Armenians Mark Centennial of Genocide Still Disputed by Turkey

Having experienced genocide, Jews should be the first to recognize it, says MK Zehava Galon at Jerusalem ceremony.

AFP

Members of the Israeli and global Armenian community on Friday marked the 100th anniversary of the start of the Armenian genocide, in which an estimated 1.5 million Armenians died at the hands of soldiers of the Ottoman Empire.

"For too many years, recognition of the Armenian genocide has been a tool in the hands of the Israeli Foreign Ministry, which chooses to sacrifice the values of memory, recognition and commemoration of the Armenian ethnic cleansing on the altar of narrow interests," said MK Zehava Galon at a memorial ceremony in the Armenian Cathedral in Jerusalem's Old City.

"It is precisely the Jewish nation, which has known genocide, which knows the meaning of genocide denial and is still fighting against it today, that bears the moral responsibility to show sensitivity to the disasters of other nations and not to deny them," the Meretz leader added.

Dozens of members of the Armenian community in Israel took part in the commemoration in Jerusalem, along with Israeli Jews and refugees from the Sudanese region of Darfur. Hundreds of others waited outside the church, where posters bearing photographs from the genocide were hanging.

"Denial of murders is a crime. Turkey guilty of Armenian genocide," read one. "Armenians demand justice" read another.

After the two-hour mass, Armenian priests laid wreaths at the genocide monument in front of the cathedral.

The annual commemorations mark the day when the mass killings started with the rounding up of some 250 Armenian intellectuals. An estimated 1.5 million died in subsequent massacres, deportations and forced marches that began in 1915 as Ottoman officials worried that the Christian Armenians would side with Russia, its enemy in World War I.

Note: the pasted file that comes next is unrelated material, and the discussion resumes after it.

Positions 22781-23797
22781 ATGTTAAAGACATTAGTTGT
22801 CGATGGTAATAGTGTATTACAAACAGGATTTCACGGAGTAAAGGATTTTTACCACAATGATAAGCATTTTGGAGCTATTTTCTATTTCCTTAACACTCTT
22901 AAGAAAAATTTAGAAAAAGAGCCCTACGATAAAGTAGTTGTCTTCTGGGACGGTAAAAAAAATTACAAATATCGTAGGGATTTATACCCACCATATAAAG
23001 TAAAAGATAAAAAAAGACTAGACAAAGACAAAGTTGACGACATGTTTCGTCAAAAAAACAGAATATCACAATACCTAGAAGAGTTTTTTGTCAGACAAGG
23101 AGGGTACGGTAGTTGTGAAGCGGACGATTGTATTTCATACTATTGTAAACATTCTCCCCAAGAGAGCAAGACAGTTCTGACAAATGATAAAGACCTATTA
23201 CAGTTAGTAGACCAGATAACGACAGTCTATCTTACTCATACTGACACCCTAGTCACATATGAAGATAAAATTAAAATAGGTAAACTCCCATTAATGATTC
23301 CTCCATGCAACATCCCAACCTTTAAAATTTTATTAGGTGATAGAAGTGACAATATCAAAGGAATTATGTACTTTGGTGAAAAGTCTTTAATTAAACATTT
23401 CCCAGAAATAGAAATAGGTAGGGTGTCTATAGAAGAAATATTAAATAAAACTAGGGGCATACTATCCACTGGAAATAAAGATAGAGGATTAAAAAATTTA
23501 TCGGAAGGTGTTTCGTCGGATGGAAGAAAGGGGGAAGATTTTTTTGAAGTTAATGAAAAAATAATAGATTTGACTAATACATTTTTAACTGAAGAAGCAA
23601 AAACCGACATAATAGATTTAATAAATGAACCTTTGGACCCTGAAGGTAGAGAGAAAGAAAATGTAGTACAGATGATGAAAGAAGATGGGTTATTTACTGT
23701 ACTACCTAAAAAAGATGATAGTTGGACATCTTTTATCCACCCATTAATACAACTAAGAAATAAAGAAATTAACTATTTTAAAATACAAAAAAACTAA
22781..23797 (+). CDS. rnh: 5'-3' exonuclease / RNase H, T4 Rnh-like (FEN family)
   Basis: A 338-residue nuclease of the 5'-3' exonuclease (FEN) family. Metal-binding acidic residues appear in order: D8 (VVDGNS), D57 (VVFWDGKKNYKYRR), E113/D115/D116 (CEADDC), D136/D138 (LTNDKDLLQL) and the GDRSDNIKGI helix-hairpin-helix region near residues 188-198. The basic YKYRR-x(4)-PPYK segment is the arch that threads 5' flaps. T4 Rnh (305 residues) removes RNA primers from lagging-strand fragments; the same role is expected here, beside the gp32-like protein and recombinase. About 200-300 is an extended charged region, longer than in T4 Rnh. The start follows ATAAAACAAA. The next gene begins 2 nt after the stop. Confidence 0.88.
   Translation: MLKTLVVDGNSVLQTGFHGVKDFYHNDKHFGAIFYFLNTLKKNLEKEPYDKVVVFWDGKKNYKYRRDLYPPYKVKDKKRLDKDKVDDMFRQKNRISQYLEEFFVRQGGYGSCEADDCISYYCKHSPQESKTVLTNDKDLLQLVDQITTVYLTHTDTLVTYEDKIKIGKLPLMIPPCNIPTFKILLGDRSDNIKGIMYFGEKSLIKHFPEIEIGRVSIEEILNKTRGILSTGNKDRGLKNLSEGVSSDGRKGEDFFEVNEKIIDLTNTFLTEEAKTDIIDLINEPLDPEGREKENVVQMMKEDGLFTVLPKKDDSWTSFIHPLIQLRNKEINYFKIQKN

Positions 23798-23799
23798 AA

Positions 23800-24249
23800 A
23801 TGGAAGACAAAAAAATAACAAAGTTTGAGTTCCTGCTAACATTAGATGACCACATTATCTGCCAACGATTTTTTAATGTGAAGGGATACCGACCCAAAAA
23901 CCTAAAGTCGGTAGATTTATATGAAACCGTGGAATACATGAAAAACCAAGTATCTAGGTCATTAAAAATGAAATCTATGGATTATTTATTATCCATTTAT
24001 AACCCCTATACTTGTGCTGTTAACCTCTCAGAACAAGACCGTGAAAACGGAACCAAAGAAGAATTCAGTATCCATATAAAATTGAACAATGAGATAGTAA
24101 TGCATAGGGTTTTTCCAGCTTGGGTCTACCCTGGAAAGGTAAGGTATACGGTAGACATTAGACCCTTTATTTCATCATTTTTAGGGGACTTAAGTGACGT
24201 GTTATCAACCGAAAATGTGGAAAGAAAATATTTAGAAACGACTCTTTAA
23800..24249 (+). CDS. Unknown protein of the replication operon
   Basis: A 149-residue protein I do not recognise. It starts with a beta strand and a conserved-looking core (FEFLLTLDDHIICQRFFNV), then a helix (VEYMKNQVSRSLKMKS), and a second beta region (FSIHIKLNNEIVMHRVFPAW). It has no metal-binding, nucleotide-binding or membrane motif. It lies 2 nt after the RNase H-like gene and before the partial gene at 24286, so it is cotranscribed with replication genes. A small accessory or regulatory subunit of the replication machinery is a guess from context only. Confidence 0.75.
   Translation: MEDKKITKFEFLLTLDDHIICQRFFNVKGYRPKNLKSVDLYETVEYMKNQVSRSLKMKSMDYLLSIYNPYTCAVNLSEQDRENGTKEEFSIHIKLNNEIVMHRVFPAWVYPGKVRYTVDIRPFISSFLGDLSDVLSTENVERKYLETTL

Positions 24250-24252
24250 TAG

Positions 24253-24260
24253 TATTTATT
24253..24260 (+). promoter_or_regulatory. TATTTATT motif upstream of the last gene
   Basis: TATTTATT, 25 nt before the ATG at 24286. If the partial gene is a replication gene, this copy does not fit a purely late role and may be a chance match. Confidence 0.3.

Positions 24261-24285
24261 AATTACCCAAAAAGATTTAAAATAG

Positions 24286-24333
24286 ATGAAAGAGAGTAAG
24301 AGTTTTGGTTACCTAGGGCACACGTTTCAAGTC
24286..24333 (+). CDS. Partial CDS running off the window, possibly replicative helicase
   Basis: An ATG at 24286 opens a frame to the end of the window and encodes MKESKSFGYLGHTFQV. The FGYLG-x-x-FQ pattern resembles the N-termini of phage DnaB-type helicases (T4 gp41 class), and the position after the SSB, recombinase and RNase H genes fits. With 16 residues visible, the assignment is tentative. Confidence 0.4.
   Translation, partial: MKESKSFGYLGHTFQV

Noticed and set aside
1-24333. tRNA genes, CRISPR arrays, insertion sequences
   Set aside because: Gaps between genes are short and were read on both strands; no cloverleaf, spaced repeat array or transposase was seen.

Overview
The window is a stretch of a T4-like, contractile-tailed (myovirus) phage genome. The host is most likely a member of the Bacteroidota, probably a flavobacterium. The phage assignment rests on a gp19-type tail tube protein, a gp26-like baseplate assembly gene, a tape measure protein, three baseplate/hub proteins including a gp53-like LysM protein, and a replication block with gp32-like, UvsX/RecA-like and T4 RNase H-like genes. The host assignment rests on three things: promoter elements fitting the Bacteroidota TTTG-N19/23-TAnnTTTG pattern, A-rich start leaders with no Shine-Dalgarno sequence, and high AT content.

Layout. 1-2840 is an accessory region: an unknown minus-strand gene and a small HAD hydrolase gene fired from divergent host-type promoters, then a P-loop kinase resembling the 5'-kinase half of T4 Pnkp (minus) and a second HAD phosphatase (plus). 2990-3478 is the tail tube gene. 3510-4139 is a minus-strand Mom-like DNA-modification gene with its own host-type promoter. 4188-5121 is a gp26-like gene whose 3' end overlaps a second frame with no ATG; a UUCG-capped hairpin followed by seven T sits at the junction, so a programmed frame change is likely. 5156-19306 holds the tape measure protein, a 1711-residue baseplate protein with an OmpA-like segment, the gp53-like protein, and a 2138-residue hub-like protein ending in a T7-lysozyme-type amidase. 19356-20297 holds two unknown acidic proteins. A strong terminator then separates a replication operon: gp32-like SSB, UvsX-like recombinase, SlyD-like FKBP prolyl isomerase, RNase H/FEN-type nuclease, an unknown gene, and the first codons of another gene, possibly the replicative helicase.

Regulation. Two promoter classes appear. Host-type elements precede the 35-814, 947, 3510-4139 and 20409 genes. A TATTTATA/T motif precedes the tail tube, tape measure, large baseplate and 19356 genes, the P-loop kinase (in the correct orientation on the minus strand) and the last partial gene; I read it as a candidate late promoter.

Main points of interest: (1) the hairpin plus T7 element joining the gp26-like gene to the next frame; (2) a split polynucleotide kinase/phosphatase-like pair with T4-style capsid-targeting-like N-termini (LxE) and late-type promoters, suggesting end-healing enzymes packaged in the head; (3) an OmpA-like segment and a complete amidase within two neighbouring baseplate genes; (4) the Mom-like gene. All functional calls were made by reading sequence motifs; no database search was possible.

Turkey denies the deaths constituted genocide, saying the toll has been inflated and that those killed were victims of civil war and unrest. On the eve of the centennial, Turkish President Recep Tayyip Erdogan insisted that his nation's ancestors never committed genocide.

Russian President Vladimir Putin, French President Francois Hollande and other dignitaries assembled Friday morning at the Tsitsernakaberd memorial complex in Yerevan, the capital of Armenia.

Two Israeli Knesset members were present at the commemoration ceremony.

Each leader walked along the memorial with a single yellow rose and put it into the center of a wreath resembling a forget-me-not, a flower chosen as the symbol of the commemoration.

"We will never forget the tragedy that your people went through," Hollande said.

France is home to a sizeable Armenian community. Among the French Armenians at Yerevan was 90-year old singer Charles Aznavour, who was born in Paris to a family of massacre survivors.

Russian President Vladimir Putin used his speech to warn of the dangers of nationalism as well as "Russophobia" in a clear dig at the West-leaning government in Ukraine.

For many Armenians, the massacre anniversary is not only a moment of grief but also a reminder of the resilience of the nation.

"We feel a big pain today, historic pain but at the same time we feel a big historic strength," Nadezhda Antonyan, a teacher from Yerevan said on the sidelines of the ceremony. "We should not only survive but we must live, be strong and build our statehood."

Earlier this month, Turkey recalled its ambassadors to Vienna and the Vatican after Austria and Pope Francis described the killings as genocide. The European Parliament has also triggered Turkey's ire by passing a non-binding resolution to commemorate "the centenary of the Armenian genocide."

Armenian President Serge Sarkisian expressed hope that recent steps to recognize the massacre as genocide will help "dispel the darkness of 100 years of denial."

Commemorations were also held in Beirut, home to an estimated 150,000 Armenians, Tehran, and Berlin, drawing tens of thousands of Armenians and local supporters.

In Berlin, German President Joachim Gauck described the killings as genocide at a nondenominational service organized by Germany's main churches — marking a shift in the country's stance after officials previously avoided the term.

In Syria a square in the capital Damascus was renamed Armenian Genocide Victims' Square.